Walter Kaufmann on Theology
Indeed, [theologians] resemble lawyers in two ways. In the first place, they accept books and traditions as data that it is not up to them to criticize. They can only hope to make the best of these books and traditions by selecting the most propitious passages and precedents; and where the law seems to them harsh, inhuman, or dated, all they can do is have recourse to exegesis.
Secondly, many theologians accept the morality that in many countries governs the conduct of the counsel for the defense. Ingenuity and skillful appeals to the emotions are considered perfectly legitimate; so are attempts to ignore all the inconvenient evidence, as long as one can get away with it, and the refusal to engage in inquiries that are at all likely to discredit the predetermined conclusion: that the client is innocent. If all else fails, one tries to saddle one’s opponent with the burden of disproof; and as a last resort one is content with a reasonable doubt that after all the doctrines that one has defended might be true.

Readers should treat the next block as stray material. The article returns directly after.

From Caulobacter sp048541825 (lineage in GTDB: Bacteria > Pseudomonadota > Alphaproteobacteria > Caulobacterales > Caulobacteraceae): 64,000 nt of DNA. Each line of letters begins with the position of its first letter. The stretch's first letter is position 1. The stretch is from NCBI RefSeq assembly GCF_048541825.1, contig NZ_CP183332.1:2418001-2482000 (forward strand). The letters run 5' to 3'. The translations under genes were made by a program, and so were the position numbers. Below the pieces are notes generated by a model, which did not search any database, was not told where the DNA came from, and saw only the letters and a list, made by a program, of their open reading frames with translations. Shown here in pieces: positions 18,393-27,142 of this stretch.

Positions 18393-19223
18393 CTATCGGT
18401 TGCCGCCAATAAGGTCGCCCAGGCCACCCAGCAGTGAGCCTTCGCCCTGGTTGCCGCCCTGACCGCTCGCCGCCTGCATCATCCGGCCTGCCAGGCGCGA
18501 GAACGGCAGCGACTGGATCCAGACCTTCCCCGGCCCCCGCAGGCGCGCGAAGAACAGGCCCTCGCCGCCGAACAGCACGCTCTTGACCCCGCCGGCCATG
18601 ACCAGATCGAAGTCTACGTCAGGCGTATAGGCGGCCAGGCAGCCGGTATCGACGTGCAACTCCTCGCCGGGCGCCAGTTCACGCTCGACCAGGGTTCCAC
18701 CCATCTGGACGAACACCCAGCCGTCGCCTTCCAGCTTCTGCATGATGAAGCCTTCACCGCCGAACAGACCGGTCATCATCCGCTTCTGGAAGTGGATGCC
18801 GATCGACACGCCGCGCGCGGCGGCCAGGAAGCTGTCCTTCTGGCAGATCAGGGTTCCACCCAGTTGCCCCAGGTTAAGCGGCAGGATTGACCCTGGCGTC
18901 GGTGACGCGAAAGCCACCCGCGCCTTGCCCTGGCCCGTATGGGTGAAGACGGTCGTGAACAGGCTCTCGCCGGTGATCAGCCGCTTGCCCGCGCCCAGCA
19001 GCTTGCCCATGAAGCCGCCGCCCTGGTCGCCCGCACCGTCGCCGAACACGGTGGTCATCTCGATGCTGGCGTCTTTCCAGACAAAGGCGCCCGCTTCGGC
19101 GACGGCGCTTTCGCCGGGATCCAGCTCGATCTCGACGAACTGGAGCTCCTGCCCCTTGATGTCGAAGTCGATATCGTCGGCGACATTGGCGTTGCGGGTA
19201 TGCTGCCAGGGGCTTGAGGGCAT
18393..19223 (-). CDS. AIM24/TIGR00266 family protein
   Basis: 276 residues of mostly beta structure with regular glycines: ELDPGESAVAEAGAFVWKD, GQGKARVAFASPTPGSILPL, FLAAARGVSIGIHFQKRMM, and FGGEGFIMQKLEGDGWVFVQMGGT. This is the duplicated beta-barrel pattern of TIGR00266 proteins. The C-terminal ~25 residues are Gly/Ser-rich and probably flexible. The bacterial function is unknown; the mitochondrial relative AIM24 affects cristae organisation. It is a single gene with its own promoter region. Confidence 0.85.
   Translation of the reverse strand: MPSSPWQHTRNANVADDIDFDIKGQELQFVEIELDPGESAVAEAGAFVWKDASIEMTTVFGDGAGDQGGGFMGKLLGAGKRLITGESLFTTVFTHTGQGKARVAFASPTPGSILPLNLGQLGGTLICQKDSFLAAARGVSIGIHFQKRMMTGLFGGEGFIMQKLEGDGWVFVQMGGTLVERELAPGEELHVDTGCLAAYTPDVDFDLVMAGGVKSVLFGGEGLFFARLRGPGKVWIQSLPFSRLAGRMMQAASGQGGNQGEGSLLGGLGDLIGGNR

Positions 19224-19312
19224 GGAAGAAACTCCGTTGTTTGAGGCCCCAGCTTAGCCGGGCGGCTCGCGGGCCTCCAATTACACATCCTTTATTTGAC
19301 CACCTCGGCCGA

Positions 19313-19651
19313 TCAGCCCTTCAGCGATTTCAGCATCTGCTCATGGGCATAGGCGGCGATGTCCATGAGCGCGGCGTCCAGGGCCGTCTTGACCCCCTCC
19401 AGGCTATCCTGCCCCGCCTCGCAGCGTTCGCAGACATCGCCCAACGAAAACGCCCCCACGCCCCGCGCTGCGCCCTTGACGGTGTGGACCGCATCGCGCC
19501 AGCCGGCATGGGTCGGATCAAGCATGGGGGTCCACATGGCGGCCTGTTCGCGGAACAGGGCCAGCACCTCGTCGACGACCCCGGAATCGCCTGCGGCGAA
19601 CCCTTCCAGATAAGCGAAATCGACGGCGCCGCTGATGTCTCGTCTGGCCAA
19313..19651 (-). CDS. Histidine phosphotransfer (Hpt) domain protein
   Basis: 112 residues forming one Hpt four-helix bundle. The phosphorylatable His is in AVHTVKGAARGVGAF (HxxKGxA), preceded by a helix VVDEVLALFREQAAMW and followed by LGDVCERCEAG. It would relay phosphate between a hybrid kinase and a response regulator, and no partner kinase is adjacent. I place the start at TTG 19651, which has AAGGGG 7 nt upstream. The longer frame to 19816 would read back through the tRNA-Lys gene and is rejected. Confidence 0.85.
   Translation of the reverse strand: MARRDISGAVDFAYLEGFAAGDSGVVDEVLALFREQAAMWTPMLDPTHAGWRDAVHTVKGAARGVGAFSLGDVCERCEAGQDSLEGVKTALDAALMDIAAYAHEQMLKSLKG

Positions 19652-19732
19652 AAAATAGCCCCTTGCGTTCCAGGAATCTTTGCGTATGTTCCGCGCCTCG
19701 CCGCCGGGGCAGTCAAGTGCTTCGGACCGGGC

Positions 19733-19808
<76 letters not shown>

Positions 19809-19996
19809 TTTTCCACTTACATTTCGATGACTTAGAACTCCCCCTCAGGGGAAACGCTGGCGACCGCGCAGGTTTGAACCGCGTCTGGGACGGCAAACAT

I retrieved this quote from Jerry Coyne’s blog, Why Evolution is True. Upon Coyne’s recommendation, Walter Kaufmann’s book The Faith of a Heretic is my next book to read on the matter of religion. Oh, so much to read and so little time.